Life and Teaching Of The Masters Of The Far East

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Life and Teaching Of The Masters Of The Far East

Postby ThreecasterNets » Mon Sep 28, 2015 4:41 pm

http://www.horuscentre.org/images/Life_and_Teaching-Vol_1.pdf

Life and Teaching of the Masters of the Far East
By Baird T. Spalding
Volume I
FORWARD:
In presenting THE LIFE AND TEACHING OF THE MASTERS OF THE FAR EAST, I
wish to state that I was one of a research party of eleven persons that visited the Far East
in 1894.

During our stay—three and a half years—we contacted the Great Masters of the
Himalayas, who aided us in the translation of the records, which was of great assistance
in our research work. They permitted us to enter into their lives intimately and we were
thus able to see the actual working of the great Law as demonstrated by them. We call
them Masters, which is merely our name for them. One living the life described herein is
entitled to reverence and consideration as a Master.

Records and manuscripts—our actual experience with the Masters—were preserved.
Personally, at that time, I thought the world was not ready for this message. I was an
independent member of the research party and I am now publishing my notes under the
title LIFE AND TEACHING OF THE MASTERS OF THE FAR EAST, with the thought
that the reader may accept or reject, as he wishes.

This book, which will be followed by others of the Sun series, gives the first year's
experience of the expedition in relation to the Masters. It includes their teaching, which
was taken by us stenographically at the time, with their permission and approved by
them.

The Masters accept that Buddha represents the Way to Enlightenment, but they clearly
set forth that Christ IS Enlightenment, or a state of consciousness for which we are all
seeking—the Christ light of every individual; therefore, the light of every child that is
born into the world.

(Signed) Baird T. Spalding


Chapter IV

We entered the little village of about two hundred inhabitants one-half hour before sunset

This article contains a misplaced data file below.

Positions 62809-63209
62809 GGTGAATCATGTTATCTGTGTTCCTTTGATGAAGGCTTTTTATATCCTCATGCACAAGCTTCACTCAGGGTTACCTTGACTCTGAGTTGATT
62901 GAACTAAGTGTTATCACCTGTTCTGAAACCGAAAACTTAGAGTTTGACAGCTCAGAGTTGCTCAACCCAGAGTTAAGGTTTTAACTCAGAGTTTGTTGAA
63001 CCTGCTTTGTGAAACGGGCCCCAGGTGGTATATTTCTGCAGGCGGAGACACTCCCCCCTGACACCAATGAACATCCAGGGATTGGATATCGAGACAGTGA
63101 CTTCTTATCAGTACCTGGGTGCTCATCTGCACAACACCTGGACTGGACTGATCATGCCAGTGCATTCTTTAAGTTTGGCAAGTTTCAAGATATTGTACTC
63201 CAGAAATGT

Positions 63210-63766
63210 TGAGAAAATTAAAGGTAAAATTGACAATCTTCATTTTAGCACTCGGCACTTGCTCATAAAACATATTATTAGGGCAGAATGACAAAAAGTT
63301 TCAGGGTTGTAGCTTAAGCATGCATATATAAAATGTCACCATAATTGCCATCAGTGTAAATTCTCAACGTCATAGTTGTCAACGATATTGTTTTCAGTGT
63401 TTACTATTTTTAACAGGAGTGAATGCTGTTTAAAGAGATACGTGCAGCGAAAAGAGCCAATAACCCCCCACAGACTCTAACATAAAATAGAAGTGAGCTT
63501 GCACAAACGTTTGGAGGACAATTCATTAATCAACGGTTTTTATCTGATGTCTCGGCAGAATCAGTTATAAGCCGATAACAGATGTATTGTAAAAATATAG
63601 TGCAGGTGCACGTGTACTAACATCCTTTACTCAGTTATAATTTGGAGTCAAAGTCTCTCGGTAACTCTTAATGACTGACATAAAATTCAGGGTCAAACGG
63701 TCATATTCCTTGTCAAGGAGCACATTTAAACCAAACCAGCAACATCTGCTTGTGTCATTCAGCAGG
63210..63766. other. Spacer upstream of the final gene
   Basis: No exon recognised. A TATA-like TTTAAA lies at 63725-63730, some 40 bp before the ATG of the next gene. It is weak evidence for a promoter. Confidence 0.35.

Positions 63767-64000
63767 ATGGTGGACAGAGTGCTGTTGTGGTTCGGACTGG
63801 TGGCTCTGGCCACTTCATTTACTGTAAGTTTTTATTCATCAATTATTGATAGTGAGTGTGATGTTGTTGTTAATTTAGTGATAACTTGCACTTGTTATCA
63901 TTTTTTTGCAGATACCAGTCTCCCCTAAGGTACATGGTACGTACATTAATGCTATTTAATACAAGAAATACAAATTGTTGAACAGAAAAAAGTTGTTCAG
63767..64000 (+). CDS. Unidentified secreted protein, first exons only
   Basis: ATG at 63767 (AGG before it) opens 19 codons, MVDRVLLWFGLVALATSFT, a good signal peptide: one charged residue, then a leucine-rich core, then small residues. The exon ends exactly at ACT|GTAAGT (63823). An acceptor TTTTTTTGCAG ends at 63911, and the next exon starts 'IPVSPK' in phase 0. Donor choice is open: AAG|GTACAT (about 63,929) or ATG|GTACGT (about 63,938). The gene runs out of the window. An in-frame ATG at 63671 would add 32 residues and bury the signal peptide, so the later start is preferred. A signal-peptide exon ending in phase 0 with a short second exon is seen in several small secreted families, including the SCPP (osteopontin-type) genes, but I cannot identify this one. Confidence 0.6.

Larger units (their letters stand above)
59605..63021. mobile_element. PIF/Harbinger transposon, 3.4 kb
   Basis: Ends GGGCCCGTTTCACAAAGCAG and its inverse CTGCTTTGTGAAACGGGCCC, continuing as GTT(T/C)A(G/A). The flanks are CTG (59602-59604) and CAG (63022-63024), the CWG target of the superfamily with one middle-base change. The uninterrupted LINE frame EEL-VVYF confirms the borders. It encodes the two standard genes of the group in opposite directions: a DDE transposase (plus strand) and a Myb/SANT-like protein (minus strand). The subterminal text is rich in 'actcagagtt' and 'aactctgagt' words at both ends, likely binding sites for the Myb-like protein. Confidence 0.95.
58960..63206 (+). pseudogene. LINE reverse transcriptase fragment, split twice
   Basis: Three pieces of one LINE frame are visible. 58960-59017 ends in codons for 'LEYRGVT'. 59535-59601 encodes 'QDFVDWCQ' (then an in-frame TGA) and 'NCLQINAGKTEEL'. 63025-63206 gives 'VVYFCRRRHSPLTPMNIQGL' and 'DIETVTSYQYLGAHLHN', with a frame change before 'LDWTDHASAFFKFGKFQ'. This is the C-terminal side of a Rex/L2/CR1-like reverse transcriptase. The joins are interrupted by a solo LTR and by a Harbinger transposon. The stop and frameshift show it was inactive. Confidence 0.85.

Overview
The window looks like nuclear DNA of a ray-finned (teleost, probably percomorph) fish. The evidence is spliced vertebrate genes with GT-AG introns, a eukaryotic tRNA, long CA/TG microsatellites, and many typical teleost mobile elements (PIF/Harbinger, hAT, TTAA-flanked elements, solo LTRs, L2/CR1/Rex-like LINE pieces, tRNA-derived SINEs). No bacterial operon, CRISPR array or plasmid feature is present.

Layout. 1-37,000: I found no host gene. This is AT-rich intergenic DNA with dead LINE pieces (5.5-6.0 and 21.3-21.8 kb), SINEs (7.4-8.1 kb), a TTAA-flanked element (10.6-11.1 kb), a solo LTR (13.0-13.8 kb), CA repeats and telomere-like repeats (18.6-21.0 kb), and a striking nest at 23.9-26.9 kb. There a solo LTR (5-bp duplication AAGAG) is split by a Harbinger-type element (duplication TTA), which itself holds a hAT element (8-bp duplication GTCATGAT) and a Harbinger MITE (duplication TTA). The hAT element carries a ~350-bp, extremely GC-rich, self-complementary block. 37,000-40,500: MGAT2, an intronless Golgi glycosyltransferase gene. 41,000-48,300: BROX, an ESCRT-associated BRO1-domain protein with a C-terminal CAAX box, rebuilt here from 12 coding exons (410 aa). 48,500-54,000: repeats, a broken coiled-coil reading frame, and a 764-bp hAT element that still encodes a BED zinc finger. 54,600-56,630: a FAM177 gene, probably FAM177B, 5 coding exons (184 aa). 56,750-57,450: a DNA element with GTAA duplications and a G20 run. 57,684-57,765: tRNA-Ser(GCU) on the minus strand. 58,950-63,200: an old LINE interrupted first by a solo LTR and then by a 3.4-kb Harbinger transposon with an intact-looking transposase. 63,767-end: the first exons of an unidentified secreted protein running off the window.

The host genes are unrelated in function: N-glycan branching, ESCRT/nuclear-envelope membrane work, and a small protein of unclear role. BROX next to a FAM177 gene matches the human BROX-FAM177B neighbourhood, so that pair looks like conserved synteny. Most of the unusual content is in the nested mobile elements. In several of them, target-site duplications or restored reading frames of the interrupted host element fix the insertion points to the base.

and, when it was known that Jast was with us, I believe every villager, old and young,
and every pet and domestic animal came to greet us. While we were the object of more or
less curiosity, it was immediately noted that Jast was the center of interest, greeted by all
with the utmost reverence. After a few moments he said a word to the villagers and all
but a few returned to their usual duties. Jast turned to us and asked if we wished to go
with him while the camp was being prepared for the night. Five of our party said they
were tired after the day's journey and wished to rest. The remainder of us followed Jast
and the handful of villagers toward the far side of the clearing that surrounded the village.
After crossing the clearing we had gone but a short distance into the jungle when we
came upon the form of a man lying upon the ground as though dead—that was our
impression at first glance. A second glance, however, showed that the repose suggested
calm sleep rather than death.

We stood staring as though transfixed for we saw that the figure lying on the ground was
Jast. Suddenly, as Jast walked toward it, the figure became animated and rose to a
standing position. As the figure and Jast stood face to face for an instant, there was no
mistaking the identity—it was Jast. All saw that it was he. The, instantly, the Jast we had
known had disappeared and there was but one figure standing before us. Of course, all
this was accomplished in much less time than it takes to tell and the wonder was that not
one of us questioned.

[...]

It was very evident that Jast's body had been lying where we found it for a considerable
time. The hair had grown long and bushy and in it were the nests of a little bird peculiar
to the country. These birds had built their nests, reared their young, and the young had
flown away, thus giving unmistakable evidence of the time the body had been in that
position and inactive. These birds are very timid and will abandon their nests at the
slightest disturbance. This shows the great love and trust of the little birds.



Psychic Squirrell says Jast's tale is Tolkiens inspiration for THIS guy:

Image

(With Apologies to Jast. :afro: )
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